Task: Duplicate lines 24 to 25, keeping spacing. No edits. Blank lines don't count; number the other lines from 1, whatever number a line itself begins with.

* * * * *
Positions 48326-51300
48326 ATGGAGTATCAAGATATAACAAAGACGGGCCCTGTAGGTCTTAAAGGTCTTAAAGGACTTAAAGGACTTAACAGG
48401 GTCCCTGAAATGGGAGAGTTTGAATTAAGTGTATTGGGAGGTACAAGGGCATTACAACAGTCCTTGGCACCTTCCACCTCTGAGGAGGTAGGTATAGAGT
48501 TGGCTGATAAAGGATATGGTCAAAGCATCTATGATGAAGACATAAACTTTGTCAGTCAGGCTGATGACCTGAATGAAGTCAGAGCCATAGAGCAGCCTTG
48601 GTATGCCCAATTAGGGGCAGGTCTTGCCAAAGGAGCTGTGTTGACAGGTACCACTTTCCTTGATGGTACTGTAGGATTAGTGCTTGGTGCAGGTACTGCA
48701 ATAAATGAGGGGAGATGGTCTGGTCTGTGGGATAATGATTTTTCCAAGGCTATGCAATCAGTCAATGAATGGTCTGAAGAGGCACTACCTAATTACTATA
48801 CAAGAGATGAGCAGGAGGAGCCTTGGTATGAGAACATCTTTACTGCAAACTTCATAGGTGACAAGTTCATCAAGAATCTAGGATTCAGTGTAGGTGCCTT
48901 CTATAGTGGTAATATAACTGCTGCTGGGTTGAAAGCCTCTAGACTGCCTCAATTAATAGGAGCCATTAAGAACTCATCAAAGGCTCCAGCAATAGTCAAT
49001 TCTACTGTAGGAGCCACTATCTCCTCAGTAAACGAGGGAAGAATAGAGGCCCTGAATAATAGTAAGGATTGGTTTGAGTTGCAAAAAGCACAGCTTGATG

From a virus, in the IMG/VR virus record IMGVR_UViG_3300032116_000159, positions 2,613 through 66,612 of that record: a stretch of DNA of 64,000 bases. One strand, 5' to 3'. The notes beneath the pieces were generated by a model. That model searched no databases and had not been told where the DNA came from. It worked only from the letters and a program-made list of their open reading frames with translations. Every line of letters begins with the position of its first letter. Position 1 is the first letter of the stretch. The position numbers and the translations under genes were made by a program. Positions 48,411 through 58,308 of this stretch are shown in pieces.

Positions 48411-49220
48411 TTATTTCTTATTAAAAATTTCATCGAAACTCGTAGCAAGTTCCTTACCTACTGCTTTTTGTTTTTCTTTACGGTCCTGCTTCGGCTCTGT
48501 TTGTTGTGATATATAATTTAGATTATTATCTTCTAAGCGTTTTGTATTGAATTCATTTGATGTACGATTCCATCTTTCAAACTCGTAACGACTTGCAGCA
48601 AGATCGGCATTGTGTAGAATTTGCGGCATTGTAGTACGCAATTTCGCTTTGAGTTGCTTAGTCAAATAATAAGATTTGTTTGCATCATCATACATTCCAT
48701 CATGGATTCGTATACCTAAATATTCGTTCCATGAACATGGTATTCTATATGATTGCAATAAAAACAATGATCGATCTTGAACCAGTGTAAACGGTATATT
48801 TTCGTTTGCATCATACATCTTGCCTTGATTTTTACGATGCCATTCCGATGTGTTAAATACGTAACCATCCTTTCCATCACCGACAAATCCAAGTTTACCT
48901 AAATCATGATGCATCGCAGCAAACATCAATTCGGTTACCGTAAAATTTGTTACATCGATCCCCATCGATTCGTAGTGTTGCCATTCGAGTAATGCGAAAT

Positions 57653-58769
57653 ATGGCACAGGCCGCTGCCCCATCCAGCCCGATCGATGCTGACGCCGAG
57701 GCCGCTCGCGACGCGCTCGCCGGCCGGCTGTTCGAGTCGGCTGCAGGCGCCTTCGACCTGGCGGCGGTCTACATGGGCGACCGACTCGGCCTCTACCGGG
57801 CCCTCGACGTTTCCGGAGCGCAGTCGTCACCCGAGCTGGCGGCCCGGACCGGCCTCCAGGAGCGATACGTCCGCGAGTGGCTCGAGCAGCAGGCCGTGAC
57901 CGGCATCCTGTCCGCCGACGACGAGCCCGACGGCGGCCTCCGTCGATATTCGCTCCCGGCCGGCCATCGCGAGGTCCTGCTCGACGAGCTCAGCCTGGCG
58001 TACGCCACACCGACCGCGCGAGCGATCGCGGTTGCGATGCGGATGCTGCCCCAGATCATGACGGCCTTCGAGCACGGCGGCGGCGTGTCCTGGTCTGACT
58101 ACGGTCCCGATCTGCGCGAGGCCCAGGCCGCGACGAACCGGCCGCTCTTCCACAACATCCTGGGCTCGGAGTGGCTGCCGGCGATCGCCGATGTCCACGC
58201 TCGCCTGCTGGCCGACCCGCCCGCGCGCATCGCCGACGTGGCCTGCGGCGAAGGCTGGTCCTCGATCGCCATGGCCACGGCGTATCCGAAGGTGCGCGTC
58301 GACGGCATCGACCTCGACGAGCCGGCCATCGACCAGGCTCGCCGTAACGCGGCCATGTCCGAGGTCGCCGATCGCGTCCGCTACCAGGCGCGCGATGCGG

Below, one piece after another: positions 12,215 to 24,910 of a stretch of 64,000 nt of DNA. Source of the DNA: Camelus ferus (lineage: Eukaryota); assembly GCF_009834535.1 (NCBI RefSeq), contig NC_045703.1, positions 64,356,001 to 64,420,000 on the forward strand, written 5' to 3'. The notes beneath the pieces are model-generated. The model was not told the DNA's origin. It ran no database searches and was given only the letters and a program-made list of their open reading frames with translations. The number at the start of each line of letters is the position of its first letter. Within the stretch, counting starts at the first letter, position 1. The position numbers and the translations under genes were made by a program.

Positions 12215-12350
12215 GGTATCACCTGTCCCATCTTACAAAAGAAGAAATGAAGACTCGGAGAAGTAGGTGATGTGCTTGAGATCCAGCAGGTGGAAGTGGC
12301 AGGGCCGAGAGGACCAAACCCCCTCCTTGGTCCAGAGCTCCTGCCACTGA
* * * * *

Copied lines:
58101 ACGGTCCCGATCTGCGCGAGGCCCAGGCCGCGACGAACCGGCCGCTCTTCCACAACATCCTGGGCTCGGAGTGGCTGCCGGCGATCGCCGATGTCCACGC
58201 TCGCCTGCTGGCCGACCCGCCCGCGCGCATCGCCGACGTGGCCTGCGGCGAAGGCTGGTCCTCGATCGCCATGGCCACGGCGTATCCGAAGGTGCGCGTC